Most of the popular immigrant countries are high welfare countries. After applying for immigration, you can obtain another country’s status; enjoying their social welfare and giving you an additional choice. When you retire, you can choose to live in your home country or live abroad. As previously mentioned, an example is the Australian social welfare system as it is well developed. The government provides a wide range of social welfare benefits; including unemployment benefits, superannuation, and family allowances. Additionally, Australia’s health care system is very well developed. The quality of healthcare is among the best in the world, and Australian citizens, as well as permanent residents, can enjoy free medical services in public health institutions. Furthermore, if you hold an Australian passport, you can see a doctor in 11 countries and regions “for free”, because Australia has signed reciprocal health care agreements with these 11 countries! With an Australian passport, you can receive the same treatment as Australia in Belgium, Finland, Italy, Malta, the Netherlands, New Zealand, Norway, Ireland, Slovenia, Sweden, and the United Kingdom.


Potential Threats

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1. Starting from scratch

After you immigrate, everything goes back to zero, including your accumulated resources and interpersonal relationships in the country that you were living in. You have to start adapting to a new environment, learning a new language, finding a new job, etc. It is not an easy task for adults who grew up in one country, to migrate to another living place.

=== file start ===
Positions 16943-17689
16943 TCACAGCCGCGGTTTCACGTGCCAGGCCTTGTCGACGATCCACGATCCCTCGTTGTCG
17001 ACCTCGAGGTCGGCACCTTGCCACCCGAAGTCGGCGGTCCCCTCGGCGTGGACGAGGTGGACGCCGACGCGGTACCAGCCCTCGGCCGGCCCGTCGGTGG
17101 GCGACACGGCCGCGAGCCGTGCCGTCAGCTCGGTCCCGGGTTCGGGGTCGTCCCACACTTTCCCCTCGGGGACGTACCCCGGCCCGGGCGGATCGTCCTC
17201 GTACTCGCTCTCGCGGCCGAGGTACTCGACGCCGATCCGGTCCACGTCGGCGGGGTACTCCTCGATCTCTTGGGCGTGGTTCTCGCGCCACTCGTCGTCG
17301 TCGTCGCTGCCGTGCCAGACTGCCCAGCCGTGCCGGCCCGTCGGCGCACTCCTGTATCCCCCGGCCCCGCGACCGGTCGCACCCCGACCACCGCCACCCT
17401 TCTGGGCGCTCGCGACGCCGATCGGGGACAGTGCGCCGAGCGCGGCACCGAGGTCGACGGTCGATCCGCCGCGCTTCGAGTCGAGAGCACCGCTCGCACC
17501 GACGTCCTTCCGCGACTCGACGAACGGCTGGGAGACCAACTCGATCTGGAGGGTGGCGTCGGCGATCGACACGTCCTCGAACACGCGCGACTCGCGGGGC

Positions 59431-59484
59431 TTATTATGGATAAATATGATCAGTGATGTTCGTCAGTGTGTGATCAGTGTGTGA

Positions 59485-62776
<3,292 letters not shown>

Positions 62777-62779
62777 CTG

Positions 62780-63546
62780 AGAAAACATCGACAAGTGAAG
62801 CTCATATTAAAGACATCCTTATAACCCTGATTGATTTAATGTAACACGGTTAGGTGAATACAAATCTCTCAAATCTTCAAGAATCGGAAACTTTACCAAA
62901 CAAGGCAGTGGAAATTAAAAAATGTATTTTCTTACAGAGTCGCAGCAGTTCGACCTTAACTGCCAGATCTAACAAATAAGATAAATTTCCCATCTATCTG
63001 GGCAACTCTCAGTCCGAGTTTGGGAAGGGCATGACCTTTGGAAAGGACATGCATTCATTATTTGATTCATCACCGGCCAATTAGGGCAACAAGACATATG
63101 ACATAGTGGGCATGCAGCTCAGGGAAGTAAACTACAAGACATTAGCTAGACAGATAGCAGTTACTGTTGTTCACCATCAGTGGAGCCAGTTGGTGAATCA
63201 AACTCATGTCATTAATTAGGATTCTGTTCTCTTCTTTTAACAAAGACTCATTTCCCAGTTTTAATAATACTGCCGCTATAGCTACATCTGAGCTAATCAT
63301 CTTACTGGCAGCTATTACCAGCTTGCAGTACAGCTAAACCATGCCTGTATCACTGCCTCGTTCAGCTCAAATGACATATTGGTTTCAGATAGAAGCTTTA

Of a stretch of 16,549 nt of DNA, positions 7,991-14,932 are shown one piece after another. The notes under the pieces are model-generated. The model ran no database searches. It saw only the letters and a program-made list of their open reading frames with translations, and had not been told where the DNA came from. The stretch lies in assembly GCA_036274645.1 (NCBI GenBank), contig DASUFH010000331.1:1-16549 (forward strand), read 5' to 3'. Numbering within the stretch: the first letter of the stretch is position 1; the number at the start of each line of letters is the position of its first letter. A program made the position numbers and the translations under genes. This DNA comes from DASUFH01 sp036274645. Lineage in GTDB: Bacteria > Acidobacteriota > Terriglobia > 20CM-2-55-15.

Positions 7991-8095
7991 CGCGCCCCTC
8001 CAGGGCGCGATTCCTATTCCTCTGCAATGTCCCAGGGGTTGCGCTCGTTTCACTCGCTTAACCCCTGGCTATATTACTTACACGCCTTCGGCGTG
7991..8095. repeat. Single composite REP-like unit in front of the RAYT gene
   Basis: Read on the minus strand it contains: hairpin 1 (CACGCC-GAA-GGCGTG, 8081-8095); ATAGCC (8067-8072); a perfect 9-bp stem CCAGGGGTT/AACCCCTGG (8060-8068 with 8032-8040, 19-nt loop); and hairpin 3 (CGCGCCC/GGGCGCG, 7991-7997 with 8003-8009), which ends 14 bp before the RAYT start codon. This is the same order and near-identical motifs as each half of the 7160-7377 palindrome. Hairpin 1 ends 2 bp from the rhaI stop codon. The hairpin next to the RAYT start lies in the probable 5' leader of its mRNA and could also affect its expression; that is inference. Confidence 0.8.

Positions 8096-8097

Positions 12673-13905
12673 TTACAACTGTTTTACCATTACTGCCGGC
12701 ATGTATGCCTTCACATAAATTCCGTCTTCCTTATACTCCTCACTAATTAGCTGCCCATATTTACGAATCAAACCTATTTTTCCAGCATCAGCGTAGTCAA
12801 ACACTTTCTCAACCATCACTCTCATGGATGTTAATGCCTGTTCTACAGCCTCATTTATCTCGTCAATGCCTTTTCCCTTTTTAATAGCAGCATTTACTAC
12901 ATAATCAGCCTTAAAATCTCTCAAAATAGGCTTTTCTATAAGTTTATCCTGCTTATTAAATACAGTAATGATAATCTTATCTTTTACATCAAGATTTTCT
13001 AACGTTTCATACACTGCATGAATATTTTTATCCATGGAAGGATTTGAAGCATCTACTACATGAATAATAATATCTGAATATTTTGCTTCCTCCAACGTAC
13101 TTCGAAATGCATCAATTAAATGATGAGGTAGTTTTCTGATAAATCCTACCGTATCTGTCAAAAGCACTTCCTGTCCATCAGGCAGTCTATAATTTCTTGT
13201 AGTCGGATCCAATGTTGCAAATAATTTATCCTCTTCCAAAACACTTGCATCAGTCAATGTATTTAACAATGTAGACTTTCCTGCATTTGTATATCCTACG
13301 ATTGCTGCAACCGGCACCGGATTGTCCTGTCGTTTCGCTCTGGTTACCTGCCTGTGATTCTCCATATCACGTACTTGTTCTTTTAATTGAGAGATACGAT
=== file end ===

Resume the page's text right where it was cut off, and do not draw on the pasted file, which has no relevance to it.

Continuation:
2. Family

When it comes to becoming an expat, you may want to think about family issues. It is not easy to migrate with the whole family. Everyone has their own work and living habits, and some of the elderly in the family may have never even left their own country in their lives. A large portion of elderlies in a family might not adopt the sudden change in their living environment. There are cases where people have worked hard to get their parents to migrate, yet when the visa arrives, their parents do not want to come. In other cases, as it is fairly easy to get a tourist visa, people arrange one for their parents, but just a week after the parents arrive, they want to go back home and can’t live there anymore. It is not easy for the elderly to bring up the children for you without a circle of friends and a life of their own. In addition, it might not be easy for your spouse to find a job. They, like you, might not be familiar with the new living environment, culture and language. It might take a long time for them to find their desired job since they might not be as prepared as you were.

3. Many conditions and restrictions

Immigrant visas involve various aspects, such as the application cycle, required documents, maintaining status, etc. Some immigrant processes are as short as two months, like in Greece and Cyprus. But on the other hand, some are as long as a year or more, like in the United States, Canada, and Australia’s traditional immigrant countries. If you want the whole family to immigrate together, the required documents are more complex, so you should prepare early. To maintain your status, you need to have a detailed understanding of the immigration policy terms and conditions and you must comply with them.

Should I become an expat then?

Becoming an expat is an excellent way to start a new journey in your life. Not only can it bring great career opportunities and improved social welfare, but it could also benefit your children too. However, if you need to take care of the elderly in your family, it is not easy to do that remotely. After all, there is no “perfect life” that suits everyone in the world. So, follow your dreams and find your own perfect way of living! Cheers.